Capuchin monk, who went as a missionary to Congo in
1697. In 1712 he published an interesting "Account of
his Travels, with a Description of Angola and Congo."

Zuccherelli. See ZUCCARELLI.

Zucchero. See ZUCCARO, (FEDERIGO.)

Zucchi, dzook'kee, (ANTONIO,) a Venetian painter,
born in 1726, resided several years in England, where
he executed a number of frescos, and became an asso-
ciate of the Royal Academy. Died at Rome in 1795.

Zucchi, (BARTOLOMMEO,) an Italian writer, born at
Monza about 1560, became a priest. He wrote several

oee nis auiouiugidjjiiy, enuiicu ociuootiiau, 1041 , *^. * * i i T\' j

DOF, "Notice sur la Vie de Zschokke," 1844: BAER, "Zschokke, biographies and historical works. Jied in 1631.

i, e, i, 6, u, y, long: k, 4, 6, same, less prolonged; a, e, i, 6, u, y, short; a, e. i, p, obscure; far, fall, fit; met; not; good; moon:




Zucchi, (GIACOMO,) an Italian painter, born at Flor
ence, was a pupil of Vasari. He went to Rome abou'
1572, and worked there with success. Died about 1590

Zucchi, (MARCO ANTONIO,) a famous Italian inv
provisatore, born at Verona. He composed verses
extempore in public. Died in 1764.

Zuccolo, dzook'ko-lo, (Luici,) an Italian writer
born at Faenza about 1570. He published several works
on moral philosophy and other subjects.

Zuccolo, (Luici.) an Italian jurist, born in 1599
He wrote " De Ratione Statfls," (1663.) Died in 1668.

Zucconi, dzook-ko'nee, (GIUSEPPE,) an Italian poei
and bibliographer, born at Venice in 1721, was appointee
censor of books. He died prematurely in 1754.

Zuckert, tsSok'keRt, (JoiiANN FRIEDRICH,) a Ger-
man medical writer, born at Berlin in 1737. He wrote
several works on diet and regimen, which are com-
mended. Died in 1778.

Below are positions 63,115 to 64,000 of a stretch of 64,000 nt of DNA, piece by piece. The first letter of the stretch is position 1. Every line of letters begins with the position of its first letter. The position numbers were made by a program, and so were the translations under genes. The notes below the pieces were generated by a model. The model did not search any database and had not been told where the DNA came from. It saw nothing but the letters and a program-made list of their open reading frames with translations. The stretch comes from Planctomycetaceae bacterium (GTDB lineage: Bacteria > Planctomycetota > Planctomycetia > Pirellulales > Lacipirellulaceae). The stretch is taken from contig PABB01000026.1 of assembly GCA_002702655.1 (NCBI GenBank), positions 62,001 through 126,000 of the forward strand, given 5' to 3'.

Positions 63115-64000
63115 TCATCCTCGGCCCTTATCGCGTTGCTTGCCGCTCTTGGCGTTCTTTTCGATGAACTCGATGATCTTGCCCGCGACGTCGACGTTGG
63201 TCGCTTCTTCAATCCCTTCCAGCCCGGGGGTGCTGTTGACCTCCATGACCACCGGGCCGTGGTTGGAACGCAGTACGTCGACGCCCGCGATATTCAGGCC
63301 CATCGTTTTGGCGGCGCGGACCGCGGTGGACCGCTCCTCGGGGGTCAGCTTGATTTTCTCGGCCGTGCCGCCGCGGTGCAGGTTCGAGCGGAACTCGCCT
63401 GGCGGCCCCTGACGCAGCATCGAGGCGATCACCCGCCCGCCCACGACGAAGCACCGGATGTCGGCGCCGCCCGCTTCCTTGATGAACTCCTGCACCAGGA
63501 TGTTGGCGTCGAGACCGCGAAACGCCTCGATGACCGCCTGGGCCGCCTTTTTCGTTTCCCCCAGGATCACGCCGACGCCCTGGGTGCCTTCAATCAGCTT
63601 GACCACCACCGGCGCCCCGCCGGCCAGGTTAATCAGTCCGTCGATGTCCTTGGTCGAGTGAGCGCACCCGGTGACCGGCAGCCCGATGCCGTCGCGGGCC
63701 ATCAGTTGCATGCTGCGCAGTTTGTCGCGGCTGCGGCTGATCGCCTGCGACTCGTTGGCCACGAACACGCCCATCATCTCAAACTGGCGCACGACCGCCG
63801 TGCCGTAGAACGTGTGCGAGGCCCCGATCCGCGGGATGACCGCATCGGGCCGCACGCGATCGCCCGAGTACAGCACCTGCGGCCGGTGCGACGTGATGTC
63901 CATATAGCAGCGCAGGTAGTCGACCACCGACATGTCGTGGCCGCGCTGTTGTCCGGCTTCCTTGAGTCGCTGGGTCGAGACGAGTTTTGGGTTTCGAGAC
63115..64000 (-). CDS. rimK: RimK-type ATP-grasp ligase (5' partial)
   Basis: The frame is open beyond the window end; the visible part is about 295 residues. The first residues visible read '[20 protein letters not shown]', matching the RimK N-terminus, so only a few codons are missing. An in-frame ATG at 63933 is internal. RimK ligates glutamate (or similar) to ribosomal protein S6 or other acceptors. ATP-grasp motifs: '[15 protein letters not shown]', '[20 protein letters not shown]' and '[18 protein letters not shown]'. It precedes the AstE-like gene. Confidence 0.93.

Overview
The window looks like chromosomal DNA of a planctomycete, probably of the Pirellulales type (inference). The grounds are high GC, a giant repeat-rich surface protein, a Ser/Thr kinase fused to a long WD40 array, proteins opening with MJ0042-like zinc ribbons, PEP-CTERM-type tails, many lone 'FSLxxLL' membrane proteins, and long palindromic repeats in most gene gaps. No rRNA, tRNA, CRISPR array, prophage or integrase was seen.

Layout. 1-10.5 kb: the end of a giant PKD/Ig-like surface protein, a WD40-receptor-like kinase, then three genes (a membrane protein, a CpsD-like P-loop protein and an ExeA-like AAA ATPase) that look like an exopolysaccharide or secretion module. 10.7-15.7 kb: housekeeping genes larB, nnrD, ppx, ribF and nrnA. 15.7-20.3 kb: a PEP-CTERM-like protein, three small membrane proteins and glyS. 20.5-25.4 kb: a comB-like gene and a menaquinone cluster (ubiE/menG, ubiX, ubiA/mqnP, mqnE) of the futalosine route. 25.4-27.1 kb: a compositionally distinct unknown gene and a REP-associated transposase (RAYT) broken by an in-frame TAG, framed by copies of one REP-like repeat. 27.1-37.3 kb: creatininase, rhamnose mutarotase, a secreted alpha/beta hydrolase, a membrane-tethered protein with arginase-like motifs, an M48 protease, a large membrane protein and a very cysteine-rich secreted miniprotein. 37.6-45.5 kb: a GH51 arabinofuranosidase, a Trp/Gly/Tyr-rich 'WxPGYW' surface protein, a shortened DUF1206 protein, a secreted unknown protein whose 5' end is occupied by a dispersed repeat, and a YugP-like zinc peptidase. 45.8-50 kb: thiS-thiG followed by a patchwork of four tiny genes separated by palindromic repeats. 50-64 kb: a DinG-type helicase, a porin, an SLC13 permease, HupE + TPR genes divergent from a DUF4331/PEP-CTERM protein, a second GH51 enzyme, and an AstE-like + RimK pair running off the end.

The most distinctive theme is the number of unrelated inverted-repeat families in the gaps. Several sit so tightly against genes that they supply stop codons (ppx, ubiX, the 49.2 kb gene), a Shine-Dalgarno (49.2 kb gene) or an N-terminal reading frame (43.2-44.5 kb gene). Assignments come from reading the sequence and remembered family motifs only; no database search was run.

Zuichem or Zuichemue, (VIGLIUS.) See AYTA.

Zuingli. See ZWINGLE.

Zuinglius. See ZWINGLB.

Zukertort,tsook'er-toRt',(J.H.,) a noted chess-player,
born at Riga, Russia, of a German family, September
7, 1842. He was educated at Breslau, and in 1867-71
edited a chess-journal at Berlin. In 1872 he removed to
England. He has often played eight or ten simultaneous
games while blindfolded. Died in 1888.

Zumala-Carreguy, thoo-ma'lS kar-ra'f ee, (Don To-
MAS,) a celebrated Spanish commander in the service
of Don Carlos, was born near Villareal in 1788. He
served under General Mina in 1813, and attained the
rank of colonel in 1825, being appointed at the same
time governor of Ferrol. After the death of Ferdinand
VII. he became leader of a band of insurgents in the
Basque provinces, with whom he defeated General Rodil
in the valley of Amescoas in 1834, which was followed
by several other signal victories over the forces of Queen
Christina. He was mortally wounded while preparing
to besiege Bilbao, in 1835.

See HENNINGSEN, " Twelve Months of CampaieTi with Zumala-
Carresiiy.* 1 2 vols., 1836: MADRAZO, " Historia milltar y politics de
Zumnlacarreguy," 1844.

Zumbo, dzoom'bo, or Zummo, azoom'mo, (GAE-
TANO GiULlo,) a Sicilian artist, born at Syracuse in
1656, was celebrated as a modeller of figures in coloured
wax. He was a skilful anatomist, and his anatomical
preparations in wax were greatly admired. Died in 1701.

Zumbuach, tsoom'boosh, (KASPAR CLEMENT,) a
German sculptor, born at Herzebrock, Westphalia,
November 23, 1830. In 1873 he was called to Vienna
as professor of sculpture. His medallions, portrait-busts,
and statues are numerous.

Zumpt, tsoompt, (AUGUST WILHELM,) nephew of Karl
Gottlob, noticed below, was born at Konigsberg in 1815.